A powerful, blazingly honest memoir: the story of an eleven-hundred-mile solo hike that broke down a young woman reeling from catastrophe—and built her back up again.
At twenty-two, Cheryl Strayed thought she had lost everything. In the wake of her mother's death, her family scattered and her own marriage was soon destroyed. Four years later, with nothing more to lose, she made the most impulsive decision of her life: to hike the Pacific Crest Trail from the Mojave Desert through California and Oregon to Washington State—and to do it alone. She had no experience as a long-distance hiker, and the trail was little more than “an idea, vague and outlandish and full of promise.” But it was a promise of piecing back together a life that had come undone.
Strayed faces down rattlesnakes and black bears, intense heat and record snowfalls, and both the beauty and loneliness of the trail. Told with great suspense and style, sparkling with warmth and humor, Wild vividly captures the terrors and pleasures of one young woman forging ahead against all odds on a journey that maddened, strengthened, and ultimately healed her.
by Joshua Slocum
Patricia Clark Memorial Library: ePub
The nominations are now closed.
Classic of sea adventure conveys all the excitement of being the first man to sail around the world, alone, in small boat. Pirates, perils, witty observations, stories. 67 illustrations.
About the Author:
Joshua Slocum was a Canadian-American seaman and adventurer, a noted writer, and the first man to sail single-handedly around the world. In 1900 he told the story of this in Sailing Alone Around the World. He disappeared in November 1909 while aboard his boat, the Spray.
"This book has literary merit, thoughtful and beautifully written and packed with incident." - The Nautical Magazine
"As a writer Slocum is given to plain understatement, dry wit, wry humor and Yankee observations about nature that led some to call him a sea-locked Thoreau. ... he offers descriptive glances at the sea, in storm or calm, that can rival those of Joseph Conrad." - Smithsonian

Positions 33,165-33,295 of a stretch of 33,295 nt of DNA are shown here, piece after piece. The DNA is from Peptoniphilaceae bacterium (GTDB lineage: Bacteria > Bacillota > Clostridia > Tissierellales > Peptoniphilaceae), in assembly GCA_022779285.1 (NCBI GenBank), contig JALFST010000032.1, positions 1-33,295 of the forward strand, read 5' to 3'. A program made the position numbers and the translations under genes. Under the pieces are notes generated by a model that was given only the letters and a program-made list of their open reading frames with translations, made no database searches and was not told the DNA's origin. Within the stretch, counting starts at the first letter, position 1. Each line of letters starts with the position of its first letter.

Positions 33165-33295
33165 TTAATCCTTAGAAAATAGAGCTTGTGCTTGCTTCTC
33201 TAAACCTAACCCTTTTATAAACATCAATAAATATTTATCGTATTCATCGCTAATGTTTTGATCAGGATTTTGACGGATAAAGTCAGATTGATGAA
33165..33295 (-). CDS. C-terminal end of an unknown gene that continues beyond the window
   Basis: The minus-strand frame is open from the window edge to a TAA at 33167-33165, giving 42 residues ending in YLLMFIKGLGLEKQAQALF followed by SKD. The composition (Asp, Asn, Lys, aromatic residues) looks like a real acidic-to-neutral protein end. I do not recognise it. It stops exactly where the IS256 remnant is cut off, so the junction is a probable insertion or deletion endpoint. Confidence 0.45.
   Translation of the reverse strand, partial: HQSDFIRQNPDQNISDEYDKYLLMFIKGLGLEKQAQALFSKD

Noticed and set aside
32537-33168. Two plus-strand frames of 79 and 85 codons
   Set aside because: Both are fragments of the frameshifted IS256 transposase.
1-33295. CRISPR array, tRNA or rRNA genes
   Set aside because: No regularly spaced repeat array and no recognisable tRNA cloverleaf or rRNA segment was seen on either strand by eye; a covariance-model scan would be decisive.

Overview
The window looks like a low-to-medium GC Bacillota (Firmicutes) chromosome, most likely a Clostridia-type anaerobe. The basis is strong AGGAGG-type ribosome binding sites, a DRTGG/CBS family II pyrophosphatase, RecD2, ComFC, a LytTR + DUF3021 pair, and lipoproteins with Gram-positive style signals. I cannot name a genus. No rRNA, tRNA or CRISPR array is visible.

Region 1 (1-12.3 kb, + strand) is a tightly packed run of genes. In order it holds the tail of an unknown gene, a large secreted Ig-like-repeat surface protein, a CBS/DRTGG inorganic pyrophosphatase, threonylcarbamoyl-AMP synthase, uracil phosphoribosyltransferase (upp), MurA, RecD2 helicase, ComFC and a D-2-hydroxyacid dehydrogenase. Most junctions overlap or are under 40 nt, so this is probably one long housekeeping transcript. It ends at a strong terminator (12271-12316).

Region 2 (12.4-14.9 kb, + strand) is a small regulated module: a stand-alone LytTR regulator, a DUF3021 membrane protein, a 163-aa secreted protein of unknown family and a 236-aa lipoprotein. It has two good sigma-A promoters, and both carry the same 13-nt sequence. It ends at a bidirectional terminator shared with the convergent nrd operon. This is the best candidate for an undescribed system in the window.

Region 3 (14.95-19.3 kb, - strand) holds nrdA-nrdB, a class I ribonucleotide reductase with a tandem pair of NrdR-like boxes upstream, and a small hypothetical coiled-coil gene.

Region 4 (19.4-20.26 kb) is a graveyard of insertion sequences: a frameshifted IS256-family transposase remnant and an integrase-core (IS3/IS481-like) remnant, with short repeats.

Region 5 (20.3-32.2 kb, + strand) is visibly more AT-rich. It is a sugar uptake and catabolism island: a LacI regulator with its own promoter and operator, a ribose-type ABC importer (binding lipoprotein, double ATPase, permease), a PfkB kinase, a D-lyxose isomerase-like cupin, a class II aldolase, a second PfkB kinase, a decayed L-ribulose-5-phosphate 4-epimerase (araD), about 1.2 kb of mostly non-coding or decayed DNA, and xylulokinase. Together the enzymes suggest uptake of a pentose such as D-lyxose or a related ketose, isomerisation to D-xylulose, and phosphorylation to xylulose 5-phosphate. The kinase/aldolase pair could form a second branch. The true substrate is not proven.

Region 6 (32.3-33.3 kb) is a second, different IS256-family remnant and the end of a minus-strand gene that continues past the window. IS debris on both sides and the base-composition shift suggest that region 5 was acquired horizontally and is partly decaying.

"A literary gem, adroitly and engagingly written." - National Fisherman
"A literate and absorbing yarn published in 1900 and still in print... His story is a convincing tale of the intelligence, skill and fortitude that drove a master navigator." - The New York Times
"One of the most readable books in the whole library of adventure." - Sports Illustrated
"Yet, he seems to almost casually find his way around the world, meeting interesting people, avoiding mishaps and just generally having a great time." - Amazon Reviewer (Robert R. Briggs)
"Fantastic adventure! ... He writes about the practical and technical challenges of long distance sailing in the 19th century and about his encounters with the peoples and tribes on his route. The writing style is short and factual, but that almost makes the impression even stronger given that more often than not Joshua Slocum had to face death and only escaped with the narrowest of margins." - Amazon Reviewer (Robert Pajor)
"Sailing Alone Around the World is a great read, and the adventure it describes is an amazing testament to courage, perseverance, and the human spirit of exploration." - Amazon Reviewer (Carlene Garrick)